Tough love turnaround - Family Court offers second chance for parents, children
Michael Reid, a father of nine, was taken to the Family Court earlier this year after it was reported that he left his nine-year-old daughter alone at home. His appearances in court and later referral to classes would redound to a greater benefit.
He was among eight parents who successfully completed the Family Court’s Parenting School Curriculum.
The Kingston and St Andrew Family Court Parenting School has produced 47 graduates since the programme was launched in 2013. Parents are referred by judges hearing their cases, the court’s counselling centre and partner.
The 53-year-old, who hails from Westmoreland, explained that he was living alone with his daughter and had to go to work. Reid intended to check up on her during the course of the day but failed to do so.
“Somebody reported it and the police took me to the court. The process was very hectic. I had to be going to court for over a four- to five-month period, and then after the court disposed of it, her honourable judge had referred me to the parenting class,” Reid told The Gleaner.
Getting time off was very hectic, but I must give thanks to my employer. He has been very understanding,” Reid said.
With his youngest child being two years old, Reid said that he “has a long way to go”.
“It has been challenging because my oldest child is 34 years old and the youngest one is two. It has been very, very challenging, but my children, who are adults, are doing very well and I am very proud of them,” he added.
Reid’s most rewarding moment as a parent was when his first child entered teachers’ college.
“These younger ones that I have, I intend for them to grow up and achieve, just like the others,” he said.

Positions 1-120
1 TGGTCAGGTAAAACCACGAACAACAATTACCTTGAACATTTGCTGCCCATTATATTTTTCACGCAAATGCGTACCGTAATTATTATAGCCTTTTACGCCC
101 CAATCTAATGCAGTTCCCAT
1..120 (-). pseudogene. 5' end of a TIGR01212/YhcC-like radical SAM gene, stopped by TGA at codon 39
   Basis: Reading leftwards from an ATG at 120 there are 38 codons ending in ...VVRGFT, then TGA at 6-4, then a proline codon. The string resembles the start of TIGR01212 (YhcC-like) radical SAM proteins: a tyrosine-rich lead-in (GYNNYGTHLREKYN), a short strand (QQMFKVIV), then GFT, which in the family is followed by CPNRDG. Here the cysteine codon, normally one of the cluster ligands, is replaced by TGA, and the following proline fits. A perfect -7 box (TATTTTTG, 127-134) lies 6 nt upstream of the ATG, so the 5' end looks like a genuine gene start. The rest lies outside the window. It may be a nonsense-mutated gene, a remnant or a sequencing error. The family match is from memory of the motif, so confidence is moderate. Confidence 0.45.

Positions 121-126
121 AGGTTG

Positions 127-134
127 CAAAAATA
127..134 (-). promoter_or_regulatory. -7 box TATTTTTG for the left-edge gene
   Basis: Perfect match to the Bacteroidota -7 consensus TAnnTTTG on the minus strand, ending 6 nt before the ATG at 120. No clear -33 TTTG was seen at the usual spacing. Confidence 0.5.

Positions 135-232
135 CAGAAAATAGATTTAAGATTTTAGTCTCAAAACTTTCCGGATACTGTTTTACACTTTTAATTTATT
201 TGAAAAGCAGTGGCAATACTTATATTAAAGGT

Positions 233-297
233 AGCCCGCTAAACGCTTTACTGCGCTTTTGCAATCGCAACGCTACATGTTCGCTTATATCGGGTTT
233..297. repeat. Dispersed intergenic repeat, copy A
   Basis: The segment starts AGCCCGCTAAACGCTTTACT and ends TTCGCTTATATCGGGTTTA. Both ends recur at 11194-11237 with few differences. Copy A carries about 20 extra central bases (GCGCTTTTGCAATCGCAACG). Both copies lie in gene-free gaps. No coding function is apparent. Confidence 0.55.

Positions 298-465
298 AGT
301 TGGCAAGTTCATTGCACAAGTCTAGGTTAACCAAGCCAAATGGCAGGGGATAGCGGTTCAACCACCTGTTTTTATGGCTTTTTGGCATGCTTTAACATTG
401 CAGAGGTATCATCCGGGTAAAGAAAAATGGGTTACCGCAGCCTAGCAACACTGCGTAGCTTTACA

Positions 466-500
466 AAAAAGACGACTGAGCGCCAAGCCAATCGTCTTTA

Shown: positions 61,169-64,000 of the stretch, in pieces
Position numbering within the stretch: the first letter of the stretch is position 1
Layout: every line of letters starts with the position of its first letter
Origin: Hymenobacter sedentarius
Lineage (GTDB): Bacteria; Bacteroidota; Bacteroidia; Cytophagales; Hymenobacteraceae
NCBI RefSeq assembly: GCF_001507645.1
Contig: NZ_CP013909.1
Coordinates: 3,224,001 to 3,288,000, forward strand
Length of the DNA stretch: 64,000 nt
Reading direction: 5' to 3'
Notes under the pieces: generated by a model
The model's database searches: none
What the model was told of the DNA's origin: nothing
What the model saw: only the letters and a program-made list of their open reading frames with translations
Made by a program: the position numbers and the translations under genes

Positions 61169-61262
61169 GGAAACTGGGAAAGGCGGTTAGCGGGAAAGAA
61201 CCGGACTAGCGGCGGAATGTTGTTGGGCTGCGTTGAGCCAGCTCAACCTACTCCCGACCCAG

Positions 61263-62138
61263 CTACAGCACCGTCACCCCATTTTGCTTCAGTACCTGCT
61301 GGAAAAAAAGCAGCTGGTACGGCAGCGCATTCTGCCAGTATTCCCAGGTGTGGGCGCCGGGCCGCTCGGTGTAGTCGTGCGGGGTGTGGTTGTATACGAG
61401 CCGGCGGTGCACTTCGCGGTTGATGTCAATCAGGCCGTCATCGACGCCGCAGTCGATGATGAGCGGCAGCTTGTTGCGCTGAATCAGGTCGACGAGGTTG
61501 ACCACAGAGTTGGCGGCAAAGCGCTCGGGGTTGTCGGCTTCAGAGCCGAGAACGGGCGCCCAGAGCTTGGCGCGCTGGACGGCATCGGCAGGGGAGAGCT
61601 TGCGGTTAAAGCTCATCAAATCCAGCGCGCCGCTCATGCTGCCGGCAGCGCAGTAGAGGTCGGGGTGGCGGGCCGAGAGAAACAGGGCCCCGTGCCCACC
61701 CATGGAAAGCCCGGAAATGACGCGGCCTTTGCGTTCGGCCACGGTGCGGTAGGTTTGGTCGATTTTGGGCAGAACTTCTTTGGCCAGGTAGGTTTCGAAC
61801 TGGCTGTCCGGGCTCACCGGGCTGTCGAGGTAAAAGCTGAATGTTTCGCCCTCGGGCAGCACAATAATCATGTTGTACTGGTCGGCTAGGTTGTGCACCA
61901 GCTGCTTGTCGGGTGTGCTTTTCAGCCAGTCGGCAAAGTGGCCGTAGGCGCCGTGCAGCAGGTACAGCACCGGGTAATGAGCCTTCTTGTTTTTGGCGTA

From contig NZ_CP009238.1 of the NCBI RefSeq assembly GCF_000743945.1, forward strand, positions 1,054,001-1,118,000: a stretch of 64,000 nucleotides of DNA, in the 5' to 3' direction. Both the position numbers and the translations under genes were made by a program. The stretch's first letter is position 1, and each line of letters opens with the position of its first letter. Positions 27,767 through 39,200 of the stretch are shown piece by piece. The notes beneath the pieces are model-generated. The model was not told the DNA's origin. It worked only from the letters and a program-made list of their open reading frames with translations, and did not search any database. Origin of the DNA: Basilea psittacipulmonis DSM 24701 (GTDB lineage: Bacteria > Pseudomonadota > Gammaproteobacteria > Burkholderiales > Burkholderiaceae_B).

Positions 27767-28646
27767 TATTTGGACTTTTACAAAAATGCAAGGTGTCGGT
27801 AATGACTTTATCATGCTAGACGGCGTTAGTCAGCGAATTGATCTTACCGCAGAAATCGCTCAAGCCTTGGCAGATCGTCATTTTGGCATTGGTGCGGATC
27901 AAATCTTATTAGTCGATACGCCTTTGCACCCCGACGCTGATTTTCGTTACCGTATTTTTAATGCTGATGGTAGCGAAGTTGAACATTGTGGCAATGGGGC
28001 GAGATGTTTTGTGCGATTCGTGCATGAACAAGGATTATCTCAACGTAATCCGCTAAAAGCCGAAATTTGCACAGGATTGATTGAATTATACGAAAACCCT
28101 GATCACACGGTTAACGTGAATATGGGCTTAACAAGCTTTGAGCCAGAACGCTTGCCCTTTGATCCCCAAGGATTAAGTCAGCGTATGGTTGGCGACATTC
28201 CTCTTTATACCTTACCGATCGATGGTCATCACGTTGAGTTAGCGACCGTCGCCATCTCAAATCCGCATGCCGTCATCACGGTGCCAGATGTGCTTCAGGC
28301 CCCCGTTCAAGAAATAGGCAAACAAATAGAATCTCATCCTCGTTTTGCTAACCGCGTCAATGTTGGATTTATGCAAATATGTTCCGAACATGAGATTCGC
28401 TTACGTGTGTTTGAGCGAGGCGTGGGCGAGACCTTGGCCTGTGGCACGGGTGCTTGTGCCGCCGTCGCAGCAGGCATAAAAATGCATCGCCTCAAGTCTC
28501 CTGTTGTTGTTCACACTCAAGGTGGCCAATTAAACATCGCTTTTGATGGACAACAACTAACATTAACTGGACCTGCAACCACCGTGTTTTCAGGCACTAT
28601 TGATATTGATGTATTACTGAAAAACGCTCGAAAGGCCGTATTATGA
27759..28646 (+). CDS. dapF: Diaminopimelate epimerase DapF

His primary takeaway from the modules delivered by the court’s Social Work Unit and the National Parenting Support Commission, among other partners, is that children’s talents need to be developed.
Kerine Sewell’s teenage son began smoking and displaying rebellious behaviour when he was 14 years old.
“I went to the [police] station and got him in a home, just for two weeks to punish him. God does everything for a purpose, and He allows things to happen for a purpose, because bringing him here has made a difference in my life and his life,” Sewell explained.
While her son still has occasional bouts of misconduct, she is hopeful about the future.
Sewell is encouraging parents who are struggling with their children to seek help from the Family Court.
“I wasn’t coping well, because seeing one of my loves going the wrong way, it was a burden, but I’ve learnt how to cope and to give him time out,” she said of her son.
Children’s Advocate Diahann Gordon Harrison, who delivered the keynote address, commended the court for initiating the classes, which are outside of its primary function.
Gordon Harrison reminded the parents in attendance that parenting is a tough job and that there is no harm in asking for help.
“You have to recognise, as human beings, although we try and we do well in many instances, no one person is the repository of all information,” she said.
She also said that children are humans and are impacted by the same social issues. For this reason, she said it was necessary to have regular check-ins with them.